I get home from work anywhere between 7pm and 8pm, around three hours after Mr T. We have significantly different work hours: he heads to the office before my alarm starts trilling, and I make it home with barely enough time to see him before his eyelids start drooping with exhaustion.
It has been so ever since we met, and we have managed to find a way around it. Our weekends, for example, are sacred ground - we do not allow any activity that separates us to infringe on our days together. Our weeknight dinners are pushed back quite late; not exactly the healthiest of solutions, but a necessity if we plan to share a daily meal, regardless of its calibre.
In an attempt to find a balance between dining so late and living long enough to see our 50s, we are perpetually vowing to embrace only the healthiest of recipes. This involves roasting a lot of broccoli, grilling a lot of skinless chicken breasts and bemoaning the absence of a lot of our favourite starchy side dishes, all of which takes a lot more time than popping a frozen pizza into the oven.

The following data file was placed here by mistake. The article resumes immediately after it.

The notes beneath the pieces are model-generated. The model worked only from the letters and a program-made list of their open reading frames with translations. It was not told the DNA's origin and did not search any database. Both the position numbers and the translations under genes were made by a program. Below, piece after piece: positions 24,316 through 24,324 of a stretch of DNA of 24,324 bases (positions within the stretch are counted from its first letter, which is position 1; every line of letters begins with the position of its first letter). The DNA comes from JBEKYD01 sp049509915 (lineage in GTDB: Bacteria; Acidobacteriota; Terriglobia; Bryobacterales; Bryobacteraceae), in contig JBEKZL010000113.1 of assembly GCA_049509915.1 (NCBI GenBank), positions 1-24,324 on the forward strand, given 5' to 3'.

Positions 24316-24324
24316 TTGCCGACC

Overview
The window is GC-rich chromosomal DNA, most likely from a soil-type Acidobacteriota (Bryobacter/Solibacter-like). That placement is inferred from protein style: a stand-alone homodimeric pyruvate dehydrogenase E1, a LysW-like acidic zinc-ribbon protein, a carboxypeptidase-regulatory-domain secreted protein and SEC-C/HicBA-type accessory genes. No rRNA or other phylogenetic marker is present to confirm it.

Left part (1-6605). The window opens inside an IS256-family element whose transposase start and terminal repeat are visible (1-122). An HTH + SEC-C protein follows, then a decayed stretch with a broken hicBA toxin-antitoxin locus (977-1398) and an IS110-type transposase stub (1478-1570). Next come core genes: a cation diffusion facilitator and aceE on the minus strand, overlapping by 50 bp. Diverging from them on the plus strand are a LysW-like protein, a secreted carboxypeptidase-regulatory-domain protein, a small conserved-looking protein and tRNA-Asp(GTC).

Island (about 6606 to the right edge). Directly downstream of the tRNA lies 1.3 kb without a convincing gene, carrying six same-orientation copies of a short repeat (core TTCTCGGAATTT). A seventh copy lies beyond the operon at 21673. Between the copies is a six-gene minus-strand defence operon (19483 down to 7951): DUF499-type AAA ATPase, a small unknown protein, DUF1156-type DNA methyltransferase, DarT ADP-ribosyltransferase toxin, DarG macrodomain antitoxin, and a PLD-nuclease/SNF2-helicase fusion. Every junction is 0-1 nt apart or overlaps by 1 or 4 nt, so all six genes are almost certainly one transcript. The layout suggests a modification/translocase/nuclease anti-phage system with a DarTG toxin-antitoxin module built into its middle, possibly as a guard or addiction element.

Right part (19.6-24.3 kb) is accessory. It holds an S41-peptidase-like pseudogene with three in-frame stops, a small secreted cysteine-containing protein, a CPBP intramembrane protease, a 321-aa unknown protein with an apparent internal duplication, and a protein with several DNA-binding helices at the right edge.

However, our recent move to a high-rise on Reem Island has presented me with a solution that is evil in its high-calorie and transfat content, but genius in its ease and simplicity.
In our other building, I always felt like the odd one out whenever I got home so late. I never ran into other burnt-out souls, bogged down with laptop bags, limbs slack and weary, eyes glazed from staring at a computer screen for so long. We lived in a building full of families or university staff and students, located in the middle of the city. Its inhabitants mostly cooked in the roomy kitchens or headed down to the building's first floor to use the dorm's cafeteria. I rarely, if ever, ran into any food in the lift.
Our new building, however, is out in what sometimes feels like the middle of nowhere, and most restaurants in the city seem loathe to deliver food unless there is a minimum order, often upwards of Dh150. For one or two people, that's a hefty amount, better spent on a night out.
This is why, in our new building – which seems chock full of working folk with hours similar to my own – everyone I encounter in the lift when I get home from work is carrying something extra in addition to the standard issue laptop and files.
There is always an unobtrusive plastic bag emitting an enticing aroma. Kebabs from an Iranian joint, grills from a Lebanese restaurant, curries from the Indian place around the corner: my neighbours all arrive home as hungry as I and also dreading the idea of slaving over a stove.
They all seem to have found a solution that never occurred to me, considering how easy it is to order home delivery in the UAE. The next best thing? Takeaway, of course. Besides, when I walk through the front door and into Mr T's waiting arms, wouldn't those arms be twice as happy to see me if I came home with some food?